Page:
Commutation and Eigenfunctions

  • #1
My first question is, does any operator commute with itself? If this is the case, is there a simple proof to show so? If not, what would be a counter-example or a "counter-proof"?

My second question has to do with the properties of an eigenvalue problem. If you have an operator Q such that [tex]\hat{Q}[/tex][tex]\psi[/tex]=[tex]\lambda\psi[/tex], then is the following always true?

[tex]\hat{Q}^{2}[/tex][tex]\psi[/tex]=[tex]\lambda^{2}\psi[/tex]

Since [tex]\hat{Q}^{2}[/tex][tex]\psi[/tex]=[tex]\hat{Q}\hat{Q}[/tex][tex]\psi[/tex]=[tex]\hat{Q}\lambda\psi[/tex]=[tex]\lambda\hat{Q}\psi[/tex]=[tex]\lambda\lambda\psi[/tex]=[tex]\lambda^{2}\psi[/tex].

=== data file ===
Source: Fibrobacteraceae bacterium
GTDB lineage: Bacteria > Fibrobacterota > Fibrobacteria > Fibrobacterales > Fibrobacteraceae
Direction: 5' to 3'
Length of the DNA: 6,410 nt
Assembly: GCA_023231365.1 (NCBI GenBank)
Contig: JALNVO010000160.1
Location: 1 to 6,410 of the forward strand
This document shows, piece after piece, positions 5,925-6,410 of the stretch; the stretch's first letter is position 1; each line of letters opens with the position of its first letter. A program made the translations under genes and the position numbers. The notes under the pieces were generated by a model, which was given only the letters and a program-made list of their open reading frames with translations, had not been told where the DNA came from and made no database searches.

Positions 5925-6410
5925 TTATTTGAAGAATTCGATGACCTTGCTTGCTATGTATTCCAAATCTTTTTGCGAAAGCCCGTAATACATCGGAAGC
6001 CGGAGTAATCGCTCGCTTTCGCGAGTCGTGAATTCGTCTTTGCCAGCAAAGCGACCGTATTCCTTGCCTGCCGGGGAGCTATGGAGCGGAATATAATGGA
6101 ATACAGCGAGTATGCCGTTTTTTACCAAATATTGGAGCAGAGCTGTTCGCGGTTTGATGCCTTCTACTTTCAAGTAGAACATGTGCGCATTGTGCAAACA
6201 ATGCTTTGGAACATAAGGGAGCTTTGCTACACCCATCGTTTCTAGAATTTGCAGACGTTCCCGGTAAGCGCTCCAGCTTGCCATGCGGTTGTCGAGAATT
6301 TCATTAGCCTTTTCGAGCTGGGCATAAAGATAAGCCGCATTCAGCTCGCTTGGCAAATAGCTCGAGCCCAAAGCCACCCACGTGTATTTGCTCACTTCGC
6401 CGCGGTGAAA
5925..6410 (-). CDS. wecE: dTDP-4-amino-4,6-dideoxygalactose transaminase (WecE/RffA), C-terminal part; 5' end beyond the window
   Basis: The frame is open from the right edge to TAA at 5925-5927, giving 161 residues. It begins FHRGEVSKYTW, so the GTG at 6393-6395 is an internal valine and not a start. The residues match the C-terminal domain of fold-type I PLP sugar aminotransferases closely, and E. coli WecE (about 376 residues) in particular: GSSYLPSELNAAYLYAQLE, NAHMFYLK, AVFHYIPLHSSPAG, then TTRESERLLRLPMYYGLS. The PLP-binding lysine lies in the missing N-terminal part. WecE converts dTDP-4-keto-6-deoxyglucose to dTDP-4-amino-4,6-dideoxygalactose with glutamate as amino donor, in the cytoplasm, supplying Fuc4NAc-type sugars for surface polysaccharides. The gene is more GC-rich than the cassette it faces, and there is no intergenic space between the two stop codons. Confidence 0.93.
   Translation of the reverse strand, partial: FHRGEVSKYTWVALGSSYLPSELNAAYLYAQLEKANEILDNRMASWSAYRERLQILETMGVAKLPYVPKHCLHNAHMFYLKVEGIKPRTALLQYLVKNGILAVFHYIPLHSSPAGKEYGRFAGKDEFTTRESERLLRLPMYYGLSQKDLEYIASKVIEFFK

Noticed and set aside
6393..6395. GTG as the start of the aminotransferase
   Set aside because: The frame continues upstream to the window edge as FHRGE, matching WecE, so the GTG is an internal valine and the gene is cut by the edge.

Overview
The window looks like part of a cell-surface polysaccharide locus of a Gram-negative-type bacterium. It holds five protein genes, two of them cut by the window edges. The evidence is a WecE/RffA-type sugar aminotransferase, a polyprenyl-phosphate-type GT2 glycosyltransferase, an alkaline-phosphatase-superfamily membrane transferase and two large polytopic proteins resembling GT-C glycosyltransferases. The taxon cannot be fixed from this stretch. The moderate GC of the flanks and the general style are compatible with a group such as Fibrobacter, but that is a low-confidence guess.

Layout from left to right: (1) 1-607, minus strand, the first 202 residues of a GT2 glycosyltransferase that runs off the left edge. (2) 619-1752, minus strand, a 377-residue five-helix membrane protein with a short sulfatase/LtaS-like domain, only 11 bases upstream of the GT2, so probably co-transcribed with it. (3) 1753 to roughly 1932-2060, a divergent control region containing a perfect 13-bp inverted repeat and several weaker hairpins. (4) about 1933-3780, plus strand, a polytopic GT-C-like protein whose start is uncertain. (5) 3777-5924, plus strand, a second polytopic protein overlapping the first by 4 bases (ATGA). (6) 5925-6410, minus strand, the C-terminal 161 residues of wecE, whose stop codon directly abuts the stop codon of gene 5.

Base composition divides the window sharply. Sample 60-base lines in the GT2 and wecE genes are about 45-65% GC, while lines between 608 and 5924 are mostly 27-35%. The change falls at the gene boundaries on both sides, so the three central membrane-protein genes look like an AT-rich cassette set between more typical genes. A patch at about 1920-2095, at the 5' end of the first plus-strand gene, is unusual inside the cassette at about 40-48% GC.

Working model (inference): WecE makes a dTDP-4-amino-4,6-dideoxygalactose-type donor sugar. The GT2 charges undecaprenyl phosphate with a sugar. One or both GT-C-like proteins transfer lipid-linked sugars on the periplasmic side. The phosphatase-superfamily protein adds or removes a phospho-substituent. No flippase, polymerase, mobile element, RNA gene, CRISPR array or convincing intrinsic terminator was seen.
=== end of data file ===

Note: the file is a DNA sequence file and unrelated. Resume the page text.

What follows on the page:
And is there a more general way of saying this? Like,

[tex]\hat{Q}[/tex][tex]_{i}[/tex][tex]\hat{Q}[/tex][tex]_{j}[/tex][tex]\psi[/tex]=[tex]\hat{Q}[/tex][tex]_{i}[/tex][tex]\lambda[/tex][tex]_{j}[/tex][tex]\psi[/tex]=[tex]\lambda[/tex][tex]_{j}[/tex][tex]\hat{Q}[/tex][tex]_{i}[/tex][tex]\psi[/tex]=[tex]\lambda[/tex][tex]_{i}[/tex][tex]\lambda[/tex][tex]_{j}[/tex][tex]\psi[/tex]

Which should always be true even if the operators don't commute because the lambdas are just scalars right?
 
Last edited:

Answers and Replies

  • #2
213
8


Of course an operator commutes with itself [Q,Q] is always 0 from the definition of the commutator

For the last part you wouldn't be able to write it like that if the operators don't commute. Commuting operators have simultaneous eigenfunctions, non-commuting ones do not
 

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